In the elevator at home she often met the physician living upstairs, who once bumped into her on one of her first meetings with K. She and K. For years her husband had suffered from fits of suffocation. His disease had nothing to do with the season, diet, or with the pills he swallowed by the handful.
On the night after the watering she was woken by his moans. Driven by the specter of the swollen eyes, bulging ears, lips distorted into sausages, she ran upstairs to the doctor for help. She looked at the paling, most likely razor-cold lips and her mouth went all cold, even konyv: A megteveszto kulseju vendeg tongue clinked like an icicle. The fits of edema recurred a few times. She knew the man, the erstwhile authority of librarianship, whose serious heart condition was an open secret among those in the trade but who, notwithstanding rumors of his imminent death, was not only alive but engaged in all kinds of affairs.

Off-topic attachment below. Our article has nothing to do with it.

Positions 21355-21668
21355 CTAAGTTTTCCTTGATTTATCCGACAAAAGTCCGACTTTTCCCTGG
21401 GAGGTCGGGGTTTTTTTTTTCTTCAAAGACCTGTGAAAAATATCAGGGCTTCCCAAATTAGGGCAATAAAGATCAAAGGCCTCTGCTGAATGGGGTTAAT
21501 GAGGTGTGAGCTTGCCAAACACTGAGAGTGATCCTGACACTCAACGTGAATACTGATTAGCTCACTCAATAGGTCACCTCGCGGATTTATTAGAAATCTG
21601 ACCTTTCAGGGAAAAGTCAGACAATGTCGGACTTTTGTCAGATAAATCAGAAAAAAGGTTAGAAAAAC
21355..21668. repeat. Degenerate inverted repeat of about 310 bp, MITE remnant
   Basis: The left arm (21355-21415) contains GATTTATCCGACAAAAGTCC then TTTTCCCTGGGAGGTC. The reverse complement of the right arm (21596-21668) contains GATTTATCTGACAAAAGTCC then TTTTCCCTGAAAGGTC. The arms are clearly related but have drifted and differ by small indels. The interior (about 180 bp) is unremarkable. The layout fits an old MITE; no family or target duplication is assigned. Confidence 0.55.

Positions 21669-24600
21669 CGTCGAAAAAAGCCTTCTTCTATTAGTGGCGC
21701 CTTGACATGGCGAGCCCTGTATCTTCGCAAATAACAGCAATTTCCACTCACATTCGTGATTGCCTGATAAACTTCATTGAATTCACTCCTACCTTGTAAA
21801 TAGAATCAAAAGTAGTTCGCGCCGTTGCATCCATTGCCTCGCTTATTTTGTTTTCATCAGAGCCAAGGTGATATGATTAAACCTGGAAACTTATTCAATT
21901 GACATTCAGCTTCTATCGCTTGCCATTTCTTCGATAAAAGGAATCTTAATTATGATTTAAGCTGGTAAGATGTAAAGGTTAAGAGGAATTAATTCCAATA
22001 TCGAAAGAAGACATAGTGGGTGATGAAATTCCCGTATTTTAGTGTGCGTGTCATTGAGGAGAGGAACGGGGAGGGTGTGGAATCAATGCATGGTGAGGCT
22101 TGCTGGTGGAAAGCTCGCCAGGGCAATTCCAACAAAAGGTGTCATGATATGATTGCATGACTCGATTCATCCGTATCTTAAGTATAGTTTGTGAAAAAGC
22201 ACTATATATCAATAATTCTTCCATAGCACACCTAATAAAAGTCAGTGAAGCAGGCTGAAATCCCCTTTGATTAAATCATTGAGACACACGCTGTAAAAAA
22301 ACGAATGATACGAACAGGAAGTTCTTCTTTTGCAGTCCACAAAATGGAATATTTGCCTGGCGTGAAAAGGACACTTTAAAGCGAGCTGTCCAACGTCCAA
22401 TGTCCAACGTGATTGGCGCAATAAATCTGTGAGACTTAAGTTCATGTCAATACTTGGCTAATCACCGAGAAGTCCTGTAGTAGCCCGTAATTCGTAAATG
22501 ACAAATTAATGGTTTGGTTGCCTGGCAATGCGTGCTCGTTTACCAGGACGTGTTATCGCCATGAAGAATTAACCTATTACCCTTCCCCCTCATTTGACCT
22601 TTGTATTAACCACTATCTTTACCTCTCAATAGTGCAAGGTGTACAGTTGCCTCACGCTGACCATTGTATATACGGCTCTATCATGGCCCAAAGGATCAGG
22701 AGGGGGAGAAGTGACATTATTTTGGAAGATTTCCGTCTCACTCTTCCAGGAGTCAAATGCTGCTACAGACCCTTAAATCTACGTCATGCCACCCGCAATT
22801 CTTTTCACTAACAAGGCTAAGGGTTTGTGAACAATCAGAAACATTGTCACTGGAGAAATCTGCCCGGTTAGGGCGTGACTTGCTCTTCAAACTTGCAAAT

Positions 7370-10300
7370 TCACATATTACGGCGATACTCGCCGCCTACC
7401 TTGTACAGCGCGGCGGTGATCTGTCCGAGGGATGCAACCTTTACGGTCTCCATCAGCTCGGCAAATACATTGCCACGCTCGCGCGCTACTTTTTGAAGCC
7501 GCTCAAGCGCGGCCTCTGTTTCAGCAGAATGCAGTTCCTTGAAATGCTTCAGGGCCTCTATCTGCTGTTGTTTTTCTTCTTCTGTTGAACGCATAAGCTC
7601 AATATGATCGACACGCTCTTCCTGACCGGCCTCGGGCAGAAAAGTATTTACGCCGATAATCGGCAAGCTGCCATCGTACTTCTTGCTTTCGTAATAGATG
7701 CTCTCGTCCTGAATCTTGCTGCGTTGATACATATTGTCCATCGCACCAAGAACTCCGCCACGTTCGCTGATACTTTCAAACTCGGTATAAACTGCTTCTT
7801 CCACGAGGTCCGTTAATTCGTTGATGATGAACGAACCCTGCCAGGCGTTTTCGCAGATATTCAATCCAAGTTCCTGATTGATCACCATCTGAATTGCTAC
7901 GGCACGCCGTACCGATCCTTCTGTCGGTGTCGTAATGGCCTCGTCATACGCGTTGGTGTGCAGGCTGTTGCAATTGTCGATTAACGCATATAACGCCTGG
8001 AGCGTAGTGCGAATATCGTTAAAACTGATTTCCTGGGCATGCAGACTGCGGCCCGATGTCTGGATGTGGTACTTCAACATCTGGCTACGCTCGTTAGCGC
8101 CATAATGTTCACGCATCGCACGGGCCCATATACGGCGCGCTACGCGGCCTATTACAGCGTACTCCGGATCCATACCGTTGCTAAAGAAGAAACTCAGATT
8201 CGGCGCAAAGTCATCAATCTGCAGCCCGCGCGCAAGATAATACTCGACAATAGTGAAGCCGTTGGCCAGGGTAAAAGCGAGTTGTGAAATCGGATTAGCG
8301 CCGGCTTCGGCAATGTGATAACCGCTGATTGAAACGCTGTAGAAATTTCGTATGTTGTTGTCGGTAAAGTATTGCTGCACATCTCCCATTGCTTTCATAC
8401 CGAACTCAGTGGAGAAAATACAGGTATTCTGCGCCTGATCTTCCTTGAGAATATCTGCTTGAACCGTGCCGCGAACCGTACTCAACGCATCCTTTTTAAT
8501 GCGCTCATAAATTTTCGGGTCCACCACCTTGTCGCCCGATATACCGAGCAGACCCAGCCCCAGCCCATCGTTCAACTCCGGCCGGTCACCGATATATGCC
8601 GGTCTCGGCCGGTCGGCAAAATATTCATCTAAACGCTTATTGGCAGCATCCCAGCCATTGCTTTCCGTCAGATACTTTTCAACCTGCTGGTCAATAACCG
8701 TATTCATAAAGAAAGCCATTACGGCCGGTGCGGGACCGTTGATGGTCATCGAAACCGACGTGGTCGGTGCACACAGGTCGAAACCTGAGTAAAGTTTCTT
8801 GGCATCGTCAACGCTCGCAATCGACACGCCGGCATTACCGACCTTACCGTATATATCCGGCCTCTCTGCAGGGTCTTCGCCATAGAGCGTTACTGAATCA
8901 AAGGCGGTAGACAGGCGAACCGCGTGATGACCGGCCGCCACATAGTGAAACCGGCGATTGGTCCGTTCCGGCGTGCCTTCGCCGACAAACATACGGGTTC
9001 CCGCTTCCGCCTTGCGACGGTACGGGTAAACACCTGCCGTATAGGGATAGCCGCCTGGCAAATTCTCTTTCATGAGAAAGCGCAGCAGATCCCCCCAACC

The withering woman turned from the steps of the carriage back to a tearful, dark-eyed, tall, old man and, throwing her arms around his neck, kissed him on the mouth. At a sudden brake one shoe rolled on the floor and she, struggling to the door behind the architect with her heavy shopping bags, almost tripped over it.
They were already walking down a dank corridor with her former lover but, without turning round, she was still eyeing the woman who traveled on. Neither her stare nor the presence of the other passengers would disturb the woman in her fly-like routine of hygiene. On top of it all, her eyelid was jerking in an ever more agitated tremor, as if a large flock of white birds were flying inches from her face.